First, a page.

Father-Son Duo Sets Precedent in the Fire Department

First black chief here had a role model close to home
Jamalia Hayes, the East Hampton Fire Department’s second assistant chief, at left, followed in the footsteps of his father, Dudley Hayes, by joining the department in 2005. Michael Heller

In volunteer fire departments in small towns everywhere, generations of families are not difficult to find on the rolls, past and present. Sons follow fathers into the same fire company, learning the ropes and working on hose lines together. More unusual is a son becoming a chief while his old man is still an active member, and rarer still, particularly here on the South Fork, is finding such a duo of African-American descent.

In April of last year, Jamalia Hayes became the first black chief in the East Hampton Fire Department when he was elected to the position of second assistant chief. His father, Dudley Hayes, who joined the department in 2002, three years before his son, could not be prouder to serve under him.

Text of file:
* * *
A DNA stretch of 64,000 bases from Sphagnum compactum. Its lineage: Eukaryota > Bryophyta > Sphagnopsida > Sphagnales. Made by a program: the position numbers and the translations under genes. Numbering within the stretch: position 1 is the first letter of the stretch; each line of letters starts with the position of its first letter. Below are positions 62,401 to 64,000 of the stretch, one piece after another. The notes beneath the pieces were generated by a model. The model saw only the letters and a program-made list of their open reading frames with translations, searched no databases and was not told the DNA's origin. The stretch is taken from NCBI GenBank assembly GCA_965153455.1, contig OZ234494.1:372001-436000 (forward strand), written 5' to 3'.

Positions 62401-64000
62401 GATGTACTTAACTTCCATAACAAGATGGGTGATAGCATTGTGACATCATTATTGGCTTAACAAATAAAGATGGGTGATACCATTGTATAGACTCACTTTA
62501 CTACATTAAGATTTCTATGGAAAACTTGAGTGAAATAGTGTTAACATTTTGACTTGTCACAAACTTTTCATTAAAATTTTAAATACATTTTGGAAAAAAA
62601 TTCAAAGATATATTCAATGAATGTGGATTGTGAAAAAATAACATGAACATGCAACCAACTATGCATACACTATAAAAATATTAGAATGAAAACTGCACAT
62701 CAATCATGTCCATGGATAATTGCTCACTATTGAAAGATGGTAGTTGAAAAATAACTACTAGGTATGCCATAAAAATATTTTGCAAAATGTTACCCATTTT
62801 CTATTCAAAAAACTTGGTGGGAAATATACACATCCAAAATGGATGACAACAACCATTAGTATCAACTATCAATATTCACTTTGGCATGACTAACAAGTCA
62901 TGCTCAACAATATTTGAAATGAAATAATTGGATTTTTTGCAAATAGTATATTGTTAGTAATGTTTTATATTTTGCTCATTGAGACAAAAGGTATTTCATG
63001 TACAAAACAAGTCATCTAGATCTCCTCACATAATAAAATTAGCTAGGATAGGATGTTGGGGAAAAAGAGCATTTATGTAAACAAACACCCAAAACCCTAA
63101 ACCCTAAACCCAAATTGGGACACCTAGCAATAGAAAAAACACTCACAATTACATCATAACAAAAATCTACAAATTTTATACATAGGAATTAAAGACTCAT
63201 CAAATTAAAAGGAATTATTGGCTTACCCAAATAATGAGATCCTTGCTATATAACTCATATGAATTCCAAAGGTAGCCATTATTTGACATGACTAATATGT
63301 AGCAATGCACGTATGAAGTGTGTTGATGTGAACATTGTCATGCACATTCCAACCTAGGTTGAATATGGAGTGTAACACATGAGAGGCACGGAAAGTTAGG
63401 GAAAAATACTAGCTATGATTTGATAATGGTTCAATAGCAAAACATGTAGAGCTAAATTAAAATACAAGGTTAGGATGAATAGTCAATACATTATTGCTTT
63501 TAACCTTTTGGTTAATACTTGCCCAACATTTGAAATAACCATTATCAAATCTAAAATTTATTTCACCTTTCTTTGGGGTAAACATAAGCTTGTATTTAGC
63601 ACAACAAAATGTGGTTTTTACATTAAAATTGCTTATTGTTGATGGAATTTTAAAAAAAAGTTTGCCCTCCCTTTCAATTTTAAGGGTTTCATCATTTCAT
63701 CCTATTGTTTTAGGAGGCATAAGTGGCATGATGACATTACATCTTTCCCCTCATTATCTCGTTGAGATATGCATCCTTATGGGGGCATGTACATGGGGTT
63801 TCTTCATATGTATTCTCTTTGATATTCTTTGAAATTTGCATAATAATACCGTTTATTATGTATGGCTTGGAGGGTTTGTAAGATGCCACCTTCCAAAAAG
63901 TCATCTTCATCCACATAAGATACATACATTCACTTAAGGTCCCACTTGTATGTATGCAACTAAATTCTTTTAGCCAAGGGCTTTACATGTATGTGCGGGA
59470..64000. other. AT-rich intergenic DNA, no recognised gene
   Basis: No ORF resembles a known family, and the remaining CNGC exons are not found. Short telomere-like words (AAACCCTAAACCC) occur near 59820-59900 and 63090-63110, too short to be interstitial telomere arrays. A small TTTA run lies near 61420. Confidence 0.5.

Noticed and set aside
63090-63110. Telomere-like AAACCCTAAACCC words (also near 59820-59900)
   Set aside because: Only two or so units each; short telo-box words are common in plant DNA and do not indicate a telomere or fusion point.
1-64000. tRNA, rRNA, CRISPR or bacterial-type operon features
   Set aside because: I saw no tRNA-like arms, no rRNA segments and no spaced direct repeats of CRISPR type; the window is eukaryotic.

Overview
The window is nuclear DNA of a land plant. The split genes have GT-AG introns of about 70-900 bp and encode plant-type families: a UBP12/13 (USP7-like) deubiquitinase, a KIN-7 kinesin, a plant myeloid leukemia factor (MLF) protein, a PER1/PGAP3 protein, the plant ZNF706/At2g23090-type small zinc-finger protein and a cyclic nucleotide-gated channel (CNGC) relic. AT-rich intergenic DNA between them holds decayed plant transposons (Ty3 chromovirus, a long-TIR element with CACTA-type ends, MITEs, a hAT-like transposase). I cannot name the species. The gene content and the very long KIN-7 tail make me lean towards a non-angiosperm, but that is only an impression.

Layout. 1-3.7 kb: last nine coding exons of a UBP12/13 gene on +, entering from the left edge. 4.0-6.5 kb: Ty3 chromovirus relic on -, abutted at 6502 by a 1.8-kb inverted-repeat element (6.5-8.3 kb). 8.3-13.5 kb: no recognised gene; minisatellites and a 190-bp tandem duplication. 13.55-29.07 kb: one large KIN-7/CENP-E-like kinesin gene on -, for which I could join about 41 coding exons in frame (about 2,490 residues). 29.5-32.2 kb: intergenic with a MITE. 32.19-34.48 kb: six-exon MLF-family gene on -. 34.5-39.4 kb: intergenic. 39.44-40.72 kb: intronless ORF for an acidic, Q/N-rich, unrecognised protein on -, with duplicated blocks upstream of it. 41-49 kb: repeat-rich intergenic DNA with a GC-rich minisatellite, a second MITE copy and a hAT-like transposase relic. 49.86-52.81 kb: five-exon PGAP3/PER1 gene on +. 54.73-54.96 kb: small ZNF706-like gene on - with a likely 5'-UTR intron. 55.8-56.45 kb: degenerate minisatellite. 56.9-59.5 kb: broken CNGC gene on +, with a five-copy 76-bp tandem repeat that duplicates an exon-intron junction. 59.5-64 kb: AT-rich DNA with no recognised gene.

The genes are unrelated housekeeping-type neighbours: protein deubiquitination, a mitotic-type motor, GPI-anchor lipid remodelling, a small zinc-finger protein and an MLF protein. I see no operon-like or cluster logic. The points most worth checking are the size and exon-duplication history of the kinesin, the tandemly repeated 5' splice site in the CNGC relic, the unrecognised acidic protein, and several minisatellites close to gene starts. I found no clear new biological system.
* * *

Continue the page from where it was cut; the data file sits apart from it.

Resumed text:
The Hayes family has strong roots in East Hampton Town. The elder Mr. Hayes said his ancestors were among the first black families to live in the area, on Promised Land in Amagansett. He grew up here and has always had a deep appreciation for East Hampton, but as he got older, he said, he felt something was missing in his life. He wanted to give back to the community.

A co-worker at Riverhead Building Supply finally convinced him. He then remembered Ken Brown, a former police officer he has known since he was a child attending Boy Scout meetings in the old firehouse on Newtown Lane, telling him, “ ‘You’re going to be surprised how many people you know in there.’ He was telling the truth.”

He may have known everyone, but he was only the department’s second black firefighter, Ernie Vorpahl, the first, having joined in 1998.